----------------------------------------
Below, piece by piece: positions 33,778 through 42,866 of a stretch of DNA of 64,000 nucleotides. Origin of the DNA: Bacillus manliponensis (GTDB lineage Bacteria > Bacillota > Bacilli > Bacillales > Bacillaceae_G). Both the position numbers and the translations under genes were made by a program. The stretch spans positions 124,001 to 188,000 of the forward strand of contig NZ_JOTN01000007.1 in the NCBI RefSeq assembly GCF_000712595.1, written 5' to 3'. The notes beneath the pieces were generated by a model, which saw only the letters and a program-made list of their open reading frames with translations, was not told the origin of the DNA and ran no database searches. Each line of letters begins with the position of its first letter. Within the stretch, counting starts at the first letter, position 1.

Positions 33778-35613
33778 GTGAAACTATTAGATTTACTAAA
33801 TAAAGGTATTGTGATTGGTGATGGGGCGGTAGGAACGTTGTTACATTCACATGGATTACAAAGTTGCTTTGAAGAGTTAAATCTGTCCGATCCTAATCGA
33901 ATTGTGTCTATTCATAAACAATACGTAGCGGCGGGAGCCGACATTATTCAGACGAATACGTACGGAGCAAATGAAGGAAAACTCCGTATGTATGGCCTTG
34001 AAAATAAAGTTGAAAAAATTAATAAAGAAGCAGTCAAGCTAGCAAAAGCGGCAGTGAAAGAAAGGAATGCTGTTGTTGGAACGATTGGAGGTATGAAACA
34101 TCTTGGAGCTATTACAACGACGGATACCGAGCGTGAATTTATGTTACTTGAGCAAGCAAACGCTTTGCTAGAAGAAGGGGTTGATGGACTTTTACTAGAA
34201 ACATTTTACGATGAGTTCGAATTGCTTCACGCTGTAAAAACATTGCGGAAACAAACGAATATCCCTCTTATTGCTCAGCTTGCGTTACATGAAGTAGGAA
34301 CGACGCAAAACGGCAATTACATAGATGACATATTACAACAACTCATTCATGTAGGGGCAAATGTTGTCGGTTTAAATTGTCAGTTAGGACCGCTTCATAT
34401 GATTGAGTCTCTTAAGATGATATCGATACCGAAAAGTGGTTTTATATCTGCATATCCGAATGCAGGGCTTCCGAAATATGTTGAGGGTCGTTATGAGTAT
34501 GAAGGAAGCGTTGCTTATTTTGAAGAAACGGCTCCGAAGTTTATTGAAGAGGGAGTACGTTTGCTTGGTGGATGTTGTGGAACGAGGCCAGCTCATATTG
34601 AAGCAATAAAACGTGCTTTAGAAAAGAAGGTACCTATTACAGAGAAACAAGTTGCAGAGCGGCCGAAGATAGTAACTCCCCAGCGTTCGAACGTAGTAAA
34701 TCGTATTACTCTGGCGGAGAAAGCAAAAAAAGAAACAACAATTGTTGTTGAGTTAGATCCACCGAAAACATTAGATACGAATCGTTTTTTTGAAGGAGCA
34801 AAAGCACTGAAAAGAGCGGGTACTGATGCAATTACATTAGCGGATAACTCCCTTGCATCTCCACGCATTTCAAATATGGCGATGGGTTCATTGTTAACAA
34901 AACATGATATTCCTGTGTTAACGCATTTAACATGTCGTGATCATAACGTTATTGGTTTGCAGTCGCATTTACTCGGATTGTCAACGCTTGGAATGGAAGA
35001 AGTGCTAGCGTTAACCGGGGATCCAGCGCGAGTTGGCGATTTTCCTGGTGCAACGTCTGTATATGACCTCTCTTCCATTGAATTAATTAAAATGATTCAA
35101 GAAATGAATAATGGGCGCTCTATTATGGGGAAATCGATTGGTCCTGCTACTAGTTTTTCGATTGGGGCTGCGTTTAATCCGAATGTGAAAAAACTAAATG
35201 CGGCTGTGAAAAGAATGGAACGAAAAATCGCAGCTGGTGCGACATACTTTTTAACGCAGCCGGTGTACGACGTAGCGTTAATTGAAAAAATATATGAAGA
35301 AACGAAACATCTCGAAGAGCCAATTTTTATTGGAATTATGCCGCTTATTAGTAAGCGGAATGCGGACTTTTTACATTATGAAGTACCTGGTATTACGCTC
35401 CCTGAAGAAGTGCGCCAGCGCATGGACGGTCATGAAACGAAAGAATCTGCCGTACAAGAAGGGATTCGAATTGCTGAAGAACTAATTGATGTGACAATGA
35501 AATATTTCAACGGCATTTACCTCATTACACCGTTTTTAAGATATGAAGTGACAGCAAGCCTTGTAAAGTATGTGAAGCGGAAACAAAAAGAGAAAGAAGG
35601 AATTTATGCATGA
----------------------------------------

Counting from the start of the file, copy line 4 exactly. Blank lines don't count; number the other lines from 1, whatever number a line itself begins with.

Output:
33801 TAAAGGTATTGTGATTGGTGATGGGGCGGTAGGAACGTTGTTACATTCACATGGATTACAAAGTTGCTTTGAAGAGTTAAATCTGTCCGATCCTAATCGA